Google+, a new social network from Google, has certainly had a lot of- pardon the expression- buzz. As a longtime Gmail user, I must admit feeling a bit offended about not being able to sign up right away for the service. Google’s practice of trickling out invites, thereby stirring up social networking envy, seems to be a good way of generating interest. Or at least keeping technology journalists employed.
I was relieved when one of my trendy friends- Eric Vallo- finally sent me an invitation to join the Google+ Elite. I hastily completed my profile, started arranging my Google friends into circles, and installed the Apple iPhone/iOS app. But I’m not sure that I’m a sold-out Google+ believer.
Starbucks has built a global network of over 17,000 locations in over 50 countries based on the concept of a “third place” to relax and unwind between home and work.
Howard [Schultz (Starbucks chairman, president and chief executive officer)] traveled to Italy and became captivated with Italian coffee bars and the romance of the coffee experience. He had a vision to bring the Italian coffeehouse tradition back to the United States. A place for conversation and a sense of community. A third place between work and home. [emphasis added]
From Our Heritage on the Starbucks web site.
I use Facebook as my personal social network and both LinkedIn and Twitter for my professional social network. And I’m not alone in this separation of social network “friends”. Can Google+ be the “third place” of social networking, between home (Facebook) and work (LinkedIn)? Or is it simply in third place? (See Jamie Oswald’s related analysis of Google+ user adoption).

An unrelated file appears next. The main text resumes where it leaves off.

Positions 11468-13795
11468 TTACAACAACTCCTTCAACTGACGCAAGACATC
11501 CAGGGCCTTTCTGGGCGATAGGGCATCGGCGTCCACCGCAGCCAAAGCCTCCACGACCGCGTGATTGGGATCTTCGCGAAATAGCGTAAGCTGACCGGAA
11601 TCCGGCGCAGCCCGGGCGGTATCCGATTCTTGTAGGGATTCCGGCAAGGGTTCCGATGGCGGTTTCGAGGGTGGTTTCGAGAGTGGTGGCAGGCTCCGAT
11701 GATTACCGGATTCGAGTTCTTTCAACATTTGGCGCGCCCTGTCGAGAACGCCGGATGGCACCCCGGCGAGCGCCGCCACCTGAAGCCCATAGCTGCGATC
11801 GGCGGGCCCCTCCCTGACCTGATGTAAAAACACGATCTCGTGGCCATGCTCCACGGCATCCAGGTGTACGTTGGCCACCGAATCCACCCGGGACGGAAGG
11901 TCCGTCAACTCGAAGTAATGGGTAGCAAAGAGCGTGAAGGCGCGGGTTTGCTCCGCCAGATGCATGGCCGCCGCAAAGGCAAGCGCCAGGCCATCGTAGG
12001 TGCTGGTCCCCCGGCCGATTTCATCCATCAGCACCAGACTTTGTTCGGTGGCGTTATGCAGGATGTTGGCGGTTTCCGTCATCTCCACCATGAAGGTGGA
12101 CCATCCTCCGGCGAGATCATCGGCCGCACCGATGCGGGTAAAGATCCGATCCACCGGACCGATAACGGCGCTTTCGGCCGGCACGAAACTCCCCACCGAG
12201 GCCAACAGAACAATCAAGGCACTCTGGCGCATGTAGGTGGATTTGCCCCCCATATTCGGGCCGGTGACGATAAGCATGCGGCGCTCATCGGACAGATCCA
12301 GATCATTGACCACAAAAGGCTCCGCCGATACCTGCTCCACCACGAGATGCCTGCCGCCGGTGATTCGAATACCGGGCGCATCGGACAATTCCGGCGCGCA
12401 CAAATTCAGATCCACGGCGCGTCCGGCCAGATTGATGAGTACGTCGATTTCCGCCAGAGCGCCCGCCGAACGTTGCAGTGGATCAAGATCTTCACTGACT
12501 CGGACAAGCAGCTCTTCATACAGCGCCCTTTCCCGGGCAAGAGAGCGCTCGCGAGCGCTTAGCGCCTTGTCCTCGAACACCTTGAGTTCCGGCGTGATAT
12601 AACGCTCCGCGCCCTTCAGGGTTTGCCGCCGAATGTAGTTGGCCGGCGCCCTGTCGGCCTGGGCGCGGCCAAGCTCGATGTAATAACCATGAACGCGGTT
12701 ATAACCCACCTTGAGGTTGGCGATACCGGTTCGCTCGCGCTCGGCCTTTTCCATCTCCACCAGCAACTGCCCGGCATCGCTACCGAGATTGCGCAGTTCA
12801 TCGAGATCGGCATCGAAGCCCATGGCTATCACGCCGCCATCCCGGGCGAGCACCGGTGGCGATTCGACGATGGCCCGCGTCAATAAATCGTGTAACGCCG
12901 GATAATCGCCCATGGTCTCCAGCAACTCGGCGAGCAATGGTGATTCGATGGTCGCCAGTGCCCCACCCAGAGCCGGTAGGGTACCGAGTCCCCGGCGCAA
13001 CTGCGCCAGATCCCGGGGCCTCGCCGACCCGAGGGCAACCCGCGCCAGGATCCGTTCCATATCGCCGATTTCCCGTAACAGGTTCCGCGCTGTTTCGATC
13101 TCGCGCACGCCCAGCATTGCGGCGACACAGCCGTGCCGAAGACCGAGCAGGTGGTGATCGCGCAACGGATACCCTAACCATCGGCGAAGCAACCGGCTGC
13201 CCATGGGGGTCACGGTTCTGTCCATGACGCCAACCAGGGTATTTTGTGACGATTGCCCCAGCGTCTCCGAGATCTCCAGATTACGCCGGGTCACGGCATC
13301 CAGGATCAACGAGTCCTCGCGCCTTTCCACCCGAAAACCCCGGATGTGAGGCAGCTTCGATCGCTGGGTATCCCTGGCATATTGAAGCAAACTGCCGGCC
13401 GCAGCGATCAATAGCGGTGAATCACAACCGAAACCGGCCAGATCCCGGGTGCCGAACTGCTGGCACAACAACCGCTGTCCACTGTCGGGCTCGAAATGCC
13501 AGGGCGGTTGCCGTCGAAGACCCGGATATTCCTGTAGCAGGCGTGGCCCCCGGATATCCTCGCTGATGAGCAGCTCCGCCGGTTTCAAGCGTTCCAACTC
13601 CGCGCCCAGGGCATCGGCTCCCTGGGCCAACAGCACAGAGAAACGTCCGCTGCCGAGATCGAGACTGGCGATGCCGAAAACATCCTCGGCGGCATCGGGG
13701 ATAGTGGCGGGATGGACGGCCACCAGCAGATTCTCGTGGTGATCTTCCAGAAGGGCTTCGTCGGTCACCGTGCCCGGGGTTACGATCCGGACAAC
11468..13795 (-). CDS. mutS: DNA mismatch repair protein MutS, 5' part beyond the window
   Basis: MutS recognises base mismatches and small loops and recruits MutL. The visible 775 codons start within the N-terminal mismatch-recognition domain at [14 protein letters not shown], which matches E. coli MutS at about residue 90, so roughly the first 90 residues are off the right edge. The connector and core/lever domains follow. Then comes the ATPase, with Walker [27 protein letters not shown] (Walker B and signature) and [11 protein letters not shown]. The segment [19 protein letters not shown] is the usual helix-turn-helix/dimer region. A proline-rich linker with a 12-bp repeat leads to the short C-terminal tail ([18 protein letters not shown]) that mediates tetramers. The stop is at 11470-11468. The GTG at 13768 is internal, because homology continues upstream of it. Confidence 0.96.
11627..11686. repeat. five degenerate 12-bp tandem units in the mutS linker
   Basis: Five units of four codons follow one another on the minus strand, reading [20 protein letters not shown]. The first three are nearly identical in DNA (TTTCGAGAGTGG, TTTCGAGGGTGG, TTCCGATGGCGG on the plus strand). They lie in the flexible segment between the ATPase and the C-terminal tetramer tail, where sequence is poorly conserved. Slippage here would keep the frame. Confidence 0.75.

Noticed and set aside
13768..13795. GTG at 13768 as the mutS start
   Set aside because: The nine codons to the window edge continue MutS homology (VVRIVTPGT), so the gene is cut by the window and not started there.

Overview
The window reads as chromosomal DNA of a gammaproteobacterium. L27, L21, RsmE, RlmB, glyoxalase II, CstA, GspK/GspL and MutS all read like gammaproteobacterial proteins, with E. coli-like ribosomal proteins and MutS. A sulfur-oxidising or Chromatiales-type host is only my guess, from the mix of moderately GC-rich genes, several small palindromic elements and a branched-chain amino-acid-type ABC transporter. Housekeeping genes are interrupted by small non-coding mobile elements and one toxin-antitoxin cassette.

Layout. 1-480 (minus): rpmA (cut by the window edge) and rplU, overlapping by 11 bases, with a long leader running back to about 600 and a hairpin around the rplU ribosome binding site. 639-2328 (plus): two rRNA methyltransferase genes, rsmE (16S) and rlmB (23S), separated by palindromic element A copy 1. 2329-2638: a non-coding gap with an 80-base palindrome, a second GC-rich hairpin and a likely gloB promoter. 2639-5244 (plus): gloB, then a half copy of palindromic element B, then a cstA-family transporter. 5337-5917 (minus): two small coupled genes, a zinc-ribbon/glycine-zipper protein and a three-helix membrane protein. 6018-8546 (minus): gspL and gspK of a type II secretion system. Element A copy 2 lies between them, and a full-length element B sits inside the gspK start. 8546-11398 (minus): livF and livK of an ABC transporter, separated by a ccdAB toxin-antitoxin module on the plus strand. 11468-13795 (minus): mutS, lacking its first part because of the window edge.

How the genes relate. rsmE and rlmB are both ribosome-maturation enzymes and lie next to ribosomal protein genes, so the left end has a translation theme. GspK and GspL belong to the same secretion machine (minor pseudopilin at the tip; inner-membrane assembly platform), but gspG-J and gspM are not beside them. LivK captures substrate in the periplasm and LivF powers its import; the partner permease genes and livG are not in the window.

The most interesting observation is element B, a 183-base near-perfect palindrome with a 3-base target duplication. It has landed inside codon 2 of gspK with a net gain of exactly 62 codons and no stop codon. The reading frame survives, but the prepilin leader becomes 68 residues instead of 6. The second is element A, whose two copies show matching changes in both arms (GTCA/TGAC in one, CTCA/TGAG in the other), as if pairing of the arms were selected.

Unlike most of the Facebook community that gets offended when the Facebook UI changes, I’m pretty happy with its abilities to keep me in touch with people. Since SAP BusinessObjects Business Intelligence is just a small portion of the technology world, I rely on Twitter as a news ticker app (and shameless self promotion tool for this blog). And LinkedIn? I appreciate that the fact that your resume is always “out there” may or may not indicate that you’re in the job market. LinkedIn is also helpful for keeping track of technical professionals who, on average, change jobs every 18-24 months. Honestly, I wish LinkedIn was more like Facebook than it currently is. And I still wonder what LinkedIn was thinking when they built the mobile app. But does any of this give Google+ an opportunity to unseat any of the current social networking leaders, similar to the way Facebook sucked the life out of MySpace?
For me, checking Google+ is another item on my social network “to do” list. And after a couple of weeks of usage, it’s still at the bottom of my social network “to do” list. And this, ultimately, may be Google+’s dilemma. Regardless of how good or different it is from existing social networks, is it groundbreaking enough to get a large number of social networkers to stop using one or more of their existing social networks? As of today, the answer for me is “no”.
Excuse me while I go check my Twitter feed…
Are you using Google+? Or experiencing social network fatigue?